Who Owns the Park?
When the University comes with its land title we will tell them: “Your land title is covered with blood. We won’t touch it.”
Someday a petty official will appear with a piece of paper, called a land title, which states that the University of California owns the land of People’s Park. Where did that piece of paper come from? What is it worth?
A long time ago the Costanoan Indians lived in the area now called Berkeley. They had no concept of land ownership. They believed that the land was under the care and guardianship of those who used it and lived on it.
Catholic missionaries took the land away from the Indians. No agreements were made. No papers were signed. They ripped it off in the name of God.
The Mexican Government took the land away from the Church. The Mexican Government had guns and an army. God’s word was not as strong.
The Mexican Government wanted to pretend that it was not the army that guaranteed them the land. They drew up some papers which said they legally owned it. No Indians signed those papers.
The Americans were not fooled by the papers. They had a stronger army than the Mexicans. They beat them in a war and took the land. Then they wrote some papers of their own and forced the Mexicans to sign them.
The American Government sold the land to some white settlers. The Government gave the settlers a piece of paper called a land title in exchange for some money. All this time there were still some Indians around who claimed the land. The American army killed most of them.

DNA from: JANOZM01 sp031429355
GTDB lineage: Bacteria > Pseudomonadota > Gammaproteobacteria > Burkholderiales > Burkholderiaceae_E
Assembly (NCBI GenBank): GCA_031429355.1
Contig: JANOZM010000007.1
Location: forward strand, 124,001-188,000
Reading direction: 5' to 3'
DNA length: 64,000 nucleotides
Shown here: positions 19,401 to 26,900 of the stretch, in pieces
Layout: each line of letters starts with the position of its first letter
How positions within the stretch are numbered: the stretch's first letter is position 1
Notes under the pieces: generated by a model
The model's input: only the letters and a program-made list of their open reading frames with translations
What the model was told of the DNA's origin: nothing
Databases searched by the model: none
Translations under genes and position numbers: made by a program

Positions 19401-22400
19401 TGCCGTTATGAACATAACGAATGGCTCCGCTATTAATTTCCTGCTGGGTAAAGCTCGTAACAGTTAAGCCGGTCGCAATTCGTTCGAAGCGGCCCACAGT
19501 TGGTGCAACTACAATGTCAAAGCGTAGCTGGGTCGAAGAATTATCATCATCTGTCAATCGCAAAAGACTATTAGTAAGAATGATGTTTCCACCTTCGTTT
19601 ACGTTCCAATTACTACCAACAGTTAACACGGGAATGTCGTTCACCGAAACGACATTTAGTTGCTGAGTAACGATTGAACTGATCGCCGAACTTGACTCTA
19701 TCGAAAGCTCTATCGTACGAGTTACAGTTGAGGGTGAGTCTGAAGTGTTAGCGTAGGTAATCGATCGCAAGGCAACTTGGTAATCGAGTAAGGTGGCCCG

The piece of paper saying who owned the land was passed around rich white men. Sometimes the white men were interested in taking care of the land. Usually they were just interested in making money. Finally some very rich men, who run the University of California, bought the land.
Immediately these men destroyed the houses that had been built on the land. The land went the way of so much other land in America - it became a parking lot.
We are building a park on the land. We will take care of it and guard it, in the spirit of the Costanoan Indians. When the University comes with its land title we will tell them: “Your land title is covered with blood. We won’t touch it. Your people ripped off the land from the Indians a long time ago. If you want it back now, you will have to fight for it again.”
About this Poster
Believed to be from 1969, this poster has remained highly circulated for decades. Pictured behind the text is Geronimo, of the Bedonkohe band of the Apache people.